Infrared VCSELs are a kind of semiconductor laser that emit laser light vertically from the substrate. They have high directivity, less impact of temperature conditions or the way they are driven (use of high current to activate), and then have stable performance. Another characteristic is that because their emission spectrum is much narrower than that of infrared LEDs, the passband of a band-pass filter can be made tighter so that the effects of sunlight (disturbance light) are suppressed.

The difference in particular from LEDs, is VCSEL’s irradiation pattern and responsivity.

The irradiation pattern of LEDs is strongest in the center and that spreads out in a circle. Infrared VCSELs use a diffuser to scatter the laser light emitted from the element to achieve wide-angle, uniform illumination in the view, while at the same time preventing focused laser to ensure safety for the human eye. In contrast to LEDs that are combined with lenses to gather or disperse light and provide wide illumination of spaces, infrared VCSELs use diffusers to disperse light and uniformly illuminate the surface of rectangular shapes. High-resolution sensing required for DMS/OMS, is achieved by this infrared VCSEL characteristic of uniformly illuminating rectangular shapes to illuminate the FoV of the camera evenly.

Differences in the structure and light distribution of infrared LED and infrared VCSEL devices.  Source: Stanley Electric

The response speed of an infrared VCSEL is significantly higher than that of an LED. Pulse rise and fall times for LEDs are 10-15nsec, whereas at 1nsec for infrared VCSELs. Thus, VCSELs respond 10 times faster than LEDs by simple calculation. When used as the light source for a ToF sensor, a VCSEL can achieve higher ToF image resolution, wider angles, and closer to real-time performance (lower latency) than an LED light source. It is because of these characteristics that infrared VCSELs are the best choices for applications such as 3D sensing for OMS, or recognizing in 3D extraordinarily complex movements and gestures of the driver and using them as feedback to control the vehicle.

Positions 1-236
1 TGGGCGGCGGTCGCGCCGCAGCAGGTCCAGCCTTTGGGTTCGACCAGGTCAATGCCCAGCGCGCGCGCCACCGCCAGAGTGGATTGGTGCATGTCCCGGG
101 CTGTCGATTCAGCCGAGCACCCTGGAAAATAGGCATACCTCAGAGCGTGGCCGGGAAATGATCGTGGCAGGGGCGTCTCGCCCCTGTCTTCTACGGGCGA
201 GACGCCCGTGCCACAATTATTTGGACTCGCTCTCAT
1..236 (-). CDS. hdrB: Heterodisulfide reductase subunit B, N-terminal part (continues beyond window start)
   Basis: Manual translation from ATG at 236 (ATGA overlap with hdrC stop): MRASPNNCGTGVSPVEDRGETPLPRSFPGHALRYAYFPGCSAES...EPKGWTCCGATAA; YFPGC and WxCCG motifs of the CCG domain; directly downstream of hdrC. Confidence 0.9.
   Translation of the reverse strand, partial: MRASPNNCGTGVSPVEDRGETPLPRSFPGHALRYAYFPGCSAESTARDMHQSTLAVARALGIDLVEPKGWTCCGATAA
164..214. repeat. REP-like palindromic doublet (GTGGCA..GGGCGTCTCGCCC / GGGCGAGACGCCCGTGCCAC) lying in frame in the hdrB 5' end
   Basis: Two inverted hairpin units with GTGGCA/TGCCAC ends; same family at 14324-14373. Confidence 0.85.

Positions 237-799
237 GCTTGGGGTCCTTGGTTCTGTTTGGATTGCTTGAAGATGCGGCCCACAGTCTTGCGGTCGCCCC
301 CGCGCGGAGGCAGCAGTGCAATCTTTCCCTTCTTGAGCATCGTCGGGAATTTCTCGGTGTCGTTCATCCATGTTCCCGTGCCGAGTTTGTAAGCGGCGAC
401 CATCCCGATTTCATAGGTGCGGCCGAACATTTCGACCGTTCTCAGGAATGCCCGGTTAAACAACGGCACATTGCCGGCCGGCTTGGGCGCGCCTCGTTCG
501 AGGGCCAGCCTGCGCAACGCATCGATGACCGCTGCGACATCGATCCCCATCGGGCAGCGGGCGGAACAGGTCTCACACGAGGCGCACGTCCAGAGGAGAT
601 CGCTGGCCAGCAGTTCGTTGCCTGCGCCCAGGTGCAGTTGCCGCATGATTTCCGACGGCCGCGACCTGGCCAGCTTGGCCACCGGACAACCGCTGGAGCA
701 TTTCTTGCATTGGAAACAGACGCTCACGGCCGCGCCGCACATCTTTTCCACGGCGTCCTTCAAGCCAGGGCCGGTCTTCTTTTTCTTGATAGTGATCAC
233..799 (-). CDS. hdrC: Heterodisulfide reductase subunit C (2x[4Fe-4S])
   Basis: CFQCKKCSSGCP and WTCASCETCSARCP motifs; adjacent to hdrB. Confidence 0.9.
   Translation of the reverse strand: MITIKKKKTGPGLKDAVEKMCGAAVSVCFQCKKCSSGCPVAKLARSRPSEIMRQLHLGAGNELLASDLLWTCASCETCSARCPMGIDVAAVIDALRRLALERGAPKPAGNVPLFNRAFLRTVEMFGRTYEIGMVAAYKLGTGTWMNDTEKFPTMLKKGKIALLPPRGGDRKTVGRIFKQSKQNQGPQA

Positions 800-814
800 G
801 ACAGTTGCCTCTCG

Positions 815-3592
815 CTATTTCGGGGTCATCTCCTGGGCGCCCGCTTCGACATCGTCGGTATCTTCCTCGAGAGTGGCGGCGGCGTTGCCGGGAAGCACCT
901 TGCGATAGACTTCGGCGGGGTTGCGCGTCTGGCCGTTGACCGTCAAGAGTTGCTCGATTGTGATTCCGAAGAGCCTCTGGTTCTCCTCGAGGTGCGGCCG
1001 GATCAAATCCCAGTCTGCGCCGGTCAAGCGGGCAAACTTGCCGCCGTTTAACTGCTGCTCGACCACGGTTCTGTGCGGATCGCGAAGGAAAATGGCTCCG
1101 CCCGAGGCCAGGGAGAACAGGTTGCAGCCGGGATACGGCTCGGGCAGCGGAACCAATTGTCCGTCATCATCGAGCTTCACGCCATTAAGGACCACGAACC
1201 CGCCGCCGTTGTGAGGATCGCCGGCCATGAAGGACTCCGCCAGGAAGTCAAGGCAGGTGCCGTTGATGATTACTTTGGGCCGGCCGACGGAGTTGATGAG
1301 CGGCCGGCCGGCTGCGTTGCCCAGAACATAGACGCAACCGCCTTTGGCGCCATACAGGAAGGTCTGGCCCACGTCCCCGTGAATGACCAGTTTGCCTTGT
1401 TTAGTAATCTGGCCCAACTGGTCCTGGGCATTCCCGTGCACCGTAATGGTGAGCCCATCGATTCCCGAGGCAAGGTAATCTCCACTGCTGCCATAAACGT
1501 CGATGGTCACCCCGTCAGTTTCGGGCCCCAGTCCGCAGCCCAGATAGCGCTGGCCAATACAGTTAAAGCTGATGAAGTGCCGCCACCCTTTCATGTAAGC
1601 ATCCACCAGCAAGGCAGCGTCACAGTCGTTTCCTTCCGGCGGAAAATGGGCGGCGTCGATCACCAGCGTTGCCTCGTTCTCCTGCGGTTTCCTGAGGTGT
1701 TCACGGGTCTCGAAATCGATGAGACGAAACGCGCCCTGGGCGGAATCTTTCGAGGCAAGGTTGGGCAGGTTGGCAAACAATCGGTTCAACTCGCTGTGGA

Comparison of response speed in infrared VCSELs and LEDs. Using an infrared VCSEL with high response speed as the light source for a ToF sensor will result in clearer ToF images. Source: Stanley Electric

Stanley Electric has begun mass production of the UDN1ZE65 with optical output power of 2.1W, and the UEN1ZA9 with 2.8W. Both have a wavelength of 940nm. They are compliant with the AEC-Q102 automotive quality standard. In terms of eye safety, they have achieved Class I (inherently safe by design) under the IEC 60825-1 international standard and the United States’ CFR Part 1040.10 standard for laser products.

Another characteristic is that no silver is used in the package. When silver is used in the electrodes of electronic components’ packages or other applications, sulfur-containing atmospheres can cause sulfurization of the silver, generating silver sulfide that can in turn lead to failure of the element or component. For this reason, the basic approach in the industry is to avoid using silver in automotive components, and Stanley Electric has implemented thorough measures to prevent sulfurization in its infrared VCSELs.

Stanley Electric also offers a product with a PD (photodiode) mounted in the package to receive scattered light from the diffuser. Using this mechanism, the PD stops receiving reflected light if the diffuser comes off, which is then detected as a fault. Stanley Electric has plans to prepare PD-equipped packages for all upcoming development products.

Structure of infrared VCSEL device and variations in illumination caused by controlling light distribution. Source: Stanley Electric

Moreover, an infrared VCSEL with an output of 9.2W is also under development. This product significantly increases the output of two existing products in response to growing demand, in Europe and in other regions where the installation of DMS is becoming mandatory, for the ability to view the whole of the vehicle interior. Engineering samples of the 9.2W product have been shipped, and it is scheduled to be released by the end of 2023.

Extensive infrared LED lineup, from low to high power and from narrow to wide angle